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Abstract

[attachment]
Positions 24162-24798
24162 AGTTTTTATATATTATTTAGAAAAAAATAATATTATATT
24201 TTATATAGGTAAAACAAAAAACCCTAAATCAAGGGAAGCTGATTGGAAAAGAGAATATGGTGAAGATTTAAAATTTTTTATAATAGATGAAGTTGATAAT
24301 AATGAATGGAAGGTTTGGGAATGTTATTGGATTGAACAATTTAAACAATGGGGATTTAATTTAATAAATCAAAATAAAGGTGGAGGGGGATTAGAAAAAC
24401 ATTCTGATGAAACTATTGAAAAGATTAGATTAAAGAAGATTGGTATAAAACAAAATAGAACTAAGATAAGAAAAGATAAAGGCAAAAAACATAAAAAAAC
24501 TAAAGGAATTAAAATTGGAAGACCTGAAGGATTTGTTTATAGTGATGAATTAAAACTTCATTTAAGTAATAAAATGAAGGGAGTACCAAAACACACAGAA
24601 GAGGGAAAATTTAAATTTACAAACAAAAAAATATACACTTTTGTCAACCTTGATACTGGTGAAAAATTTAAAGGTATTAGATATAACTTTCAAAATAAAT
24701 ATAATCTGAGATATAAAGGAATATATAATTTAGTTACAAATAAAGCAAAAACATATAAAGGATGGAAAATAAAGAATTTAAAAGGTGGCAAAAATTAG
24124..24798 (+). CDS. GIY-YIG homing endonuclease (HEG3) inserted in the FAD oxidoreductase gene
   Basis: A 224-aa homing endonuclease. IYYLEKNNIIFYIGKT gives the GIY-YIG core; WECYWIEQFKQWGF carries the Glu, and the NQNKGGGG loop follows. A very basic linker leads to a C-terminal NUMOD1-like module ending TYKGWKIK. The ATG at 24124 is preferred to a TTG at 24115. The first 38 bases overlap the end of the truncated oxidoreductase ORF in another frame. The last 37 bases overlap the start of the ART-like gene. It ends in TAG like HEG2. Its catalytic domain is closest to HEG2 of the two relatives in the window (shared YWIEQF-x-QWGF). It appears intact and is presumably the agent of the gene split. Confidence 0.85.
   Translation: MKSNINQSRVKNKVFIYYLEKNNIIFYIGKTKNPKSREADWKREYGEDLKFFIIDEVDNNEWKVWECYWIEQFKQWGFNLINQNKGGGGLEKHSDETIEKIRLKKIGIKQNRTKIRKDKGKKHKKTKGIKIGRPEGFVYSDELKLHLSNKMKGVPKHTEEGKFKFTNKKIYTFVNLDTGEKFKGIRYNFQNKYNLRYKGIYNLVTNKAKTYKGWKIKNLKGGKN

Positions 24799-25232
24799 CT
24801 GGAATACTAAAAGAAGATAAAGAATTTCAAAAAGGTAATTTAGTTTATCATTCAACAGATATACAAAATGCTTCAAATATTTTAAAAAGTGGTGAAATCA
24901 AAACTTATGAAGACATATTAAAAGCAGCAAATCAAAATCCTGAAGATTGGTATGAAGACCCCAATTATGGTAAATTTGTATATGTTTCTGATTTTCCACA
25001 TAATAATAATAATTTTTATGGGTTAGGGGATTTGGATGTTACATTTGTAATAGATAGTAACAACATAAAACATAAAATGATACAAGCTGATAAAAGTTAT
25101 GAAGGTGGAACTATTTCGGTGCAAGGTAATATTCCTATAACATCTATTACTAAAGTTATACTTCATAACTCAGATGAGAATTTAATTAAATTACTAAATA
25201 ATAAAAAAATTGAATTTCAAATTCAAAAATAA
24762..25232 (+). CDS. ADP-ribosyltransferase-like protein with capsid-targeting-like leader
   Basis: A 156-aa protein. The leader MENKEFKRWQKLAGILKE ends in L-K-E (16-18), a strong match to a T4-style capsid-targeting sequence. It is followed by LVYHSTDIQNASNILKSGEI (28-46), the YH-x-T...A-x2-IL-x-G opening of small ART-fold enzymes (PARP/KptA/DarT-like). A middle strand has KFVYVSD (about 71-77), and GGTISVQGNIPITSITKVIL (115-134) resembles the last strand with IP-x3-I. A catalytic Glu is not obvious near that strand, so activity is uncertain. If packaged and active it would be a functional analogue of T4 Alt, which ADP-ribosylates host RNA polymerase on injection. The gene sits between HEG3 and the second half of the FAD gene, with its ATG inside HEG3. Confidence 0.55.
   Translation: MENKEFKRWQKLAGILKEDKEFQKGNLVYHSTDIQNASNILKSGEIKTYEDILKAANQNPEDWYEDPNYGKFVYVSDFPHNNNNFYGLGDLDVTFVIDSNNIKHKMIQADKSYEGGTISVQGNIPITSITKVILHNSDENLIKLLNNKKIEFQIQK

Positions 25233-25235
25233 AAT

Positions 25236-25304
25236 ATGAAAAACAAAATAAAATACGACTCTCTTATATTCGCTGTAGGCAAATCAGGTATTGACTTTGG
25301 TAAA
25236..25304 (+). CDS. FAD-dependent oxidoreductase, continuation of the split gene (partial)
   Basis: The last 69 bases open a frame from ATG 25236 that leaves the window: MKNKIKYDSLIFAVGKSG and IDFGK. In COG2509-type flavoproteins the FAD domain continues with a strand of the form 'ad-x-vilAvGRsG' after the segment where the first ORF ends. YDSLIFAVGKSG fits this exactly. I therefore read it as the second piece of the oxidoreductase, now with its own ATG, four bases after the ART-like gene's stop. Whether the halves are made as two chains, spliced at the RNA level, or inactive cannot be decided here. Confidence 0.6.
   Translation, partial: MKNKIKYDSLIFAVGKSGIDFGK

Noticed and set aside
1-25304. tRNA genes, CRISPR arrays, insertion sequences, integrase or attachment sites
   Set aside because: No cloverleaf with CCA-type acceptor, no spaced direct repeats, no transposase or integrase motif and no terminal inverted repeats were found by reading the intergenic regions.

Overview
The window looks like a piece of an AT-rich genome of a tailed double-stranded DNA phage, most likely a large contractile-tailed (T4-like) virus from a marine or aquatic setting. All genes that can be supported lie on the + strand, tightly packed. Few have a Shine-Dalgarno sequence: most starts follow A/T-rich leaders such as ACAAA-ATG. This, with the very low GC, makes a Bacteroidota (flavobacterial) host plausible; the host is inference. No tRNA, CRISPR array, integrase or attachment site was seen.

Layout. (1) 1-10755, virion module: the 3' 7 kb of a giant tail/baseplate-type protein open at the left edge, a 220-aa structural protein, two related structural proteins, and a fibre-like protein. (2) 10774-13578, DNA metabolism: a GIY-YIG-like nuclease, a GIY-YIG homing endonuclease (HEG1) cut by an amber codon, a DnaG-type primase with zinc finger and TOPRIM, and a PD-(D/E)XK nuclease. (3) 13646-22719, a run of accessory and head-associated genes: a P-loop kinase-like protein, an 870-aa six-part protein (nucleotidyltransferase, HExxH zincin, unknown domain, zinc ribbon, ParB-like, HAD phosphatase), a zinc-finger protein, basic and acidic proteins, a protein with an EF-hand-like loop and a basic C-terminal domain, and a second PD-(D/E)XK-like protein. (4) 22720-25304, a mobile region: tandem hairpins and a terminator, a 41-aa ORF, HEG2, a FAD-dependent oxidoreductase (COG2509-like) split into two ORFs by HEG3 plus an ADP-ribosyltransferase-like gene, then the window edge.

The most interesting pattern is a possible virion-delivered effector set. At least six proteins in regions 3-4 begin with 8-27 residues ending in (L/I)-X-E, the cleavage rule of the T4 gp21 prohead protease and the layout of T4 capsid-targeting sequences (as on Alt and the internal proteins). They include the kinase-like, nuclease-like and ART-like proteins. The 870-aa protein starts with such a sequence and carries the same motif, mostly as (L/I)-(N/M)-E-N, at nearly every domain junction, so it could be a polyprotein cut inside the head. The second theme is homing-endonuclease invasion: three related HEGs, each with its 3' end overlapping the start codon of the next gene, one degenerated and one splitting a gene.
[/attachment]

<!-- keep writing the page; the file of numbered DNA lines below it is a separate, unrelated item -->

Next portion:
This PhD work is about limitations of high intensity proton beams observed in the CERN Proton Synchrotron (PS) and, in particular, about issues at injection and transition energies. With its 53 years, the CERN PS would have to operate beyond the limit of its performance to match the future requirements. Beam instabilities driven by transverse impedance and aperture restrictions are important issues for the operation and for the High-Luminosity LHC upgrade which foresees an intensity increase delivered by the injectors. The main subject of the thesis concerns the study of a fast transverse instability occurring at transition energy. The proton beams crossing this energy range are particularly sensitive to wake forces because of the slow synchrotron motion. This instability can cause a strong vertical emittance blow-up and severe losses in less than a synchrotron period. Experimental observations show that the particles at the peak density of the beam longitudinal distribution oscillate in the vertical plane due to a short range wake field and following a travelling wave of about 700 MHz. In order to perform measurements, a dedicated single bunch beam was set up with a zero chromaticity plateau around transition energy. Extensive measurements were performed of the dynamics of instability in order to compute rise times and intensity thresholds. These measurements were done for several peak densities and the results show that the longer the bunch length, the higher is the threshold in intensity. Other measurements performed with a small negative chromaticity and another working point show that the intensity threshold can be pushed at higher values—in this case, the threshold was increased by 20%. The particularity of this work is that the instability is triggered during the acceleration. At transition energy, the momentum compaction factor is zero and the exchange of particles between the head and the tail of the beam from synchrotron motion, which is a natural way to damp instabilities, vanishes for few turns. Therefore the measurements at which η the instability is triggered are fundamental to know in which longitudinal regime the instability develops. Macro particle simulations were performed in order reproduce the dynamics of the instability with the HEADTAIL code, that simulates the beam interaction with the impedance of the machine. In the case of the PS, a very detailed impedance model does not exist, therefore a very simple resonator impedance was considered. The parameters of the code were adapted in order to simulate the beam as close as possible to the experimental conditions. The simulations showed that the travelling wave is well reproduced and therefore rise times were extracted for different beam intensities and compared to the measurements. A good agreement is found for a such simple impedance model. The intensity thresholds are reproduced for zero chromaticity within 30% and it is clear that some damping mechanisms occurring in the measurements are not reproduced by the code. In particular, octupolar components of the field, non-linear coupling and transverse space charge are not taken into account. These limitations could cause some discrepancies between model and measurements. This study allows to establish a broadband impedance model which can be use to predict the dynamics of the instability. A few experiments were done also with the use a gamma transition jump. In this case, the instability appears in the adiabatic regime and the rising of the instability is following the peak density of the beam. Both the intensity threshold measurements and the simulations show that the gamma jump is by far the most efficient way to increase significantly the intensity threshold. The choice of adequate working point appears also to be a cure of the instability. This study with the support of measurements provides a rough impedance model confirmed by simulations and an understanding of the different mechanisms triggering the instability. The last part of the thesis is dedicated to proton beam losses studies at injection energy. An eventual upgrade of the high intensity beam is limited by large beam losses at injection in the PS. Losses were measured with the current beam loss monitor system of the PS that they occur while the incoming beam enters in the machine and then during several hundred turns while the beam is circulating. Optics measurements were performed to check the mismatch of the transfer line between the PSBooster and the PS. A significant horizontal dispersion mismatch was found and in particular a difference in optics between the four injection lines of the PS. Aperture bottlenecks were found at the injection septum in both transverse planes and at the maximum of the injection bump. With the help of Monte Carlo simulations, the high radiation outside the ring induced by the losses was understood. However, the mismatch does not explain the continuous losses after the beam is injected. A possible explanation is that the space charge forces contribute to make particles cross resonances and are lost while they are oscillating at high amplitudes. The transverse phase space is refilled due to the combination of the synchrotron motion and space charge. Several solutions were proposed to improve the situation. A new optics of the transfer line and at injection could make the beam size smaller. Some special quadrupoles already installed in the PS could be used to adapt the optics of the incoming beam. Increase the injection energy from 1.4 GeV to 2 GeV kinetic would cause a gain of 65% in space charge forces, and these studies are currently ongoing for the upgrade of the PS in the framework of high-intensity LHC upgrade project. High intensity beams are also perturbed by space charge forces and transverse instabilities. Coherent tune shift measurements were performed at injection and extraction in order to evaluate the transverse imaginary part of the impedance and the contribution of the space charge to betatron frequency shift with the beam intensity.